In the pages of Marisha Pessl's Night Film, you'll uncover the death of a beautiful woman; her terrifying, filmmaker-father; even a seemingly haunted mansion. But reviewer Meg Wolitzer says that while the book dips into the unsavory and the scary, it stays surprisingly PG.
NPR's Scott Simon remembers Elmore Leonard as a writer who found "putting pretty clothes on hard, direct words" contemptible, and hated what's typically known as literature. Leonard wrote more than 40 novels over his long career.
Audie Cornish talks to talks to political commentators E.J. Dionne of The Washington Post and Brookings Institution and Amy Holmes, anchor of "The Hotlist" on TheBlaze.com. They discuss President Obama's bus tour, the FISA court and the debt ceiling.
Commentator Andrei Codrescu notes the complicity of the Romanian Catholic Church in both World War II and Communist-era wrongs. Now the church is given big new construction projects to politically connected contractors.
The Sound of Things Falling by Juan Gabriel Vasquez takes readers on a journey through Colombia starting in the late '60s — but it's not your average detective story. Reviewer Rosecrans Baldwin says the real mysteries in the book are in the minds of the characters.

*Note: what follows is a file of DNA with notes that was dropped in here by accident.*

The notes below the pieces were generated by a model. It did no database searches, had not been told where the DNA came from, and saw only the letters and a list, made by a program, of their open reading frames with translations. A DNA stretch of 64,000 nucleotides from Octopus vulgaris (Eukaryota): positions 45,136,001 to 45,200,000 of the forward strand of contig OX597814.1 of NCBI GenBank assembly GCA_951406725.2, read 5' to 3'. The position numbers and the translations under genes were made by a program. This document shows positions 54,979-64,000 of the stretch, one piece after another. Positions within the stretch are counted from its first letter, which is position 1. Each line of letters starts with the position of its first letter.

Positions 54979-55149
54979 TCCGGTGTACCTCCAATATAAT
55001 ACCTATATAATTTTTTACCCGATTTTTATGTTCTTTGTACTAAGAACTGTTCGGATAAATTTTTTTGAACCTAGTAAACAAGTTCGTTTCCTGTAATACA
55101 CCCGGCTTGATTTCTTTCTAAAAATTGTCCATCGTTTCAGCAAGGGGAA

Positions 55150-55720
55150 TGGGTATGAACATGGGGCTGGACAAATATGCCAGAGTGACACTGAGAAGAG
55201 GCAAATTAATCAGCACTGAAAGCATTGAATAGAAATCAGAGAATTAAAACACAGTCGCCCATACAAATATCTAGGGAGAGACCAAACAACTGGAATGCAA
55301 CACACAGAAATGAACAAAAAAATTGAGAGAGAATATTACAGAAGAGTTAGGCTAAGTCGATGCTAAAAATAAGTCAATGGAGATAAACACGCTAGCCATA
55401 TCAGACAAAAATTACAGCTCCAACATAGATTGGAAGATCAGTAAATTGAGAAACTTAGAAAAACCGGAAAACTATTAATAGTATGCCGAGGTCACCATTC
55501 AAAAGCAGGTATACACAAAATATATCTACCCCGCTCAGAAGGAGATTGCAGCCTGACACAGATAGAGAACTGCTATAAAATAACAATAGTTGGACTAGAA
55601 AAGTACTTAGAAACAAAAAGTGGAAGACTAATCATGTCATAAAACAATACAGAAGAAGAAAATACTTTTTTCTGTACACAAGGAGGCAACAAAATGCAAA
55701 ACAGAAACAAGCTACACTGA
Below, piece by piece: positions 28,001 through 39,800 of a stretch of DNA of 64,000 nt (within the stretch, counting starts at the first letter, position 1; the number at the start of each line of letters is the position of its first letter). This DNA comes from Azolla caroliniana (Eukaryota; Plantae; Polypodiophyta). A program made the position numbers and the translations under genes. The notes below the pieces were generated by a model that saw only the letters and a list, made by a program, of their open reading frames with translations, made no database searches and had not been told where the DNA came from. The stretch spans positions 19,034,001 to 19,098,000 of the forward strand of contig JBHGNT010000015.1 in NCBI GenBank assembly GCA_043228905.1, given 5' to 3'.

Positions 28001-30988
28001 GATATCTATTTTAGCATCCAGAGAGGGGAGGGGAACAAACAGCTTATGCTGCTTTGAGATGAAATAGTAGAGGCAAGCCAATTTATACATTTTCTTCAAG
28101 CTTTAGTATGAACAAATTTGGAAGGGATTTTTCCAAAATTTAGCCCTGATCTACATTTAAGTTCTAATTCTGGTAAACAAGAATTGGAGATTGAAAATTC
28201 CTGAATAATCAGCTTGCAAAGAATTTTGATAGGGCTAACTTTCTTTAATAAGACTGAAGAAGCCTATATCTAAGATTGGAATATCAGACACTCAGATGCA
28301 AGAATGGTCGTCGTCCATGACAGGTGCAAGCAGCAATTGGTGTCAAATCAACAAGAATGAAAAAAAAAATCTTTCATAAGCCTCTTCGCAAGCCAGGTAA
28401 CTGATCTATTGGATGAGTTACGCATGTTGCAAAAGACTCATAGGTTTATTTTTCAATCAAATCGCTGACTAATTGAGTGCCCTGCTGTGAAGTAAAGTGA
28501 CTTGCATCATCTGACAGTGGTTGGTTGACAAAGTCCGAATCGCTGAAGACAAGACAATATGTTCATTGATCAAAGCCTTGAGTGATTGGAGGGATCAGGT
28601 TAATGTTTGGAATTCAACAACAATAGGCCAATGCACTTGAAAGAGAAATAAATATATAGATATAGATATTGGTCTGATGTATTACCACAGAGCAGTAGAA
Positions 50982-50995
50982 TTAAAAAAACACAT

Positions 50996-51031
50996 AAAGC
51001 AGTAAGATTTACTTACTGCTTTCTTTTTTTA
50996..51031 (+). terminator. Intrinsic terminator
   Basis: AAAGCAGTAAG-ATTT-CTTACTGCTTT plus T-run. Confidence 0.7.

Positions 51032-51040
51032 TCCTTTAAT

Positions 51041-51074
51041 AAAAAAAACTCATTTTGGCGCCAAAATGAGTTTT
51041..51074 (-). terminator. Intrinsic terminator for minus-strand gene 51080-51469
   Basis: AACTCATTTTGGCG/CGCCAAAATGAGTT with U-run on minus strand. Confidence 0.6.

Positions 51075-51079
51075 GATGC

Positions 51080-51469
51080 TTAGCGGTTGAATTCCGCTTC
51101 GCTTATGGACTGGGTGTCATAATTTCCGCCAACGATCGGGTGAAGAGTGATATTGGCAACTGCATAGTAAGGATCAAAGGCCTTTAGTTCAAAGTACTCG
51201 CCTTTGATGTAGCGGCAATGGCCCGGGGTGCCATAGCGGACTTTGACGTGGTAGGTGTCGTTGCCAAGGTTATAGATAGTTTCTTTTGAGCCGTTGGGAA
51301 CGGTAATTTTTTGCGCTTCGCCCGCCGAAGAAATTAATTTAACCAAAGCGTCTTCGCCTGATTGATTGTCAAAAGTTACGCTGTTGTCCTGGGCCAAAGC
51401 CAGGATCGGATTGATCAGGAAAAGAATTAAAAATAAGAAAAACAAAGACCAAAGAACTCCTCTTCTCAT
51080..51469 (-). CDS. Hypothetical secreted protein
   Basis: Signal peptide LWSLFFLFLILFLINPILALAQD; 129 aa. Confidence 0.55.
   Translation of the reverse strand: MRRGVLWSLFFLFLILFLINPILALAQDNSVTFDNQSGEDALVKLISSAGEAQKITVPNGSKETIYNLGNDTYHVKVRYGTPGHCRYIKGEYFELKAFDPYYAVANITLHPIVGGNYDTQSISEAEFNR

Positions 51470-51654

Computer analysis has revealed that 325 lines from a Thomas Kyd play are actually William Shakespeare's, and that bad handwriting is to blame for the mix-up. NPR's Scott Simon muses on some of Shakespeare's most famous lines, and how they might read differently if they were transcribed incorrectly.
Gravity has long worked to keep us from understanding our place in the universe. You, however, can do something about that. Go find a dark, comfortable field and lie down. Soon your perspective on the stars, and our place among them, will shift, altering your view of the universe forever.
If the town of Tombstone, Ariz., sounds familiar, it probably has to do with what happened there in 1881 — the year of the infamous gunfight between lawman Wyatt Earp and a rival gang. A new memoir by Justin St. Germain weaves the story of the O.K. Corral into another, more personal tale.
When you give to WAMU, your tax-deductible membership gift helps make possible award-winning programs such as Morning Edition, All Things Considered, The Diane Rehm Show, The Kojo Nnamdi Show, and other favorites.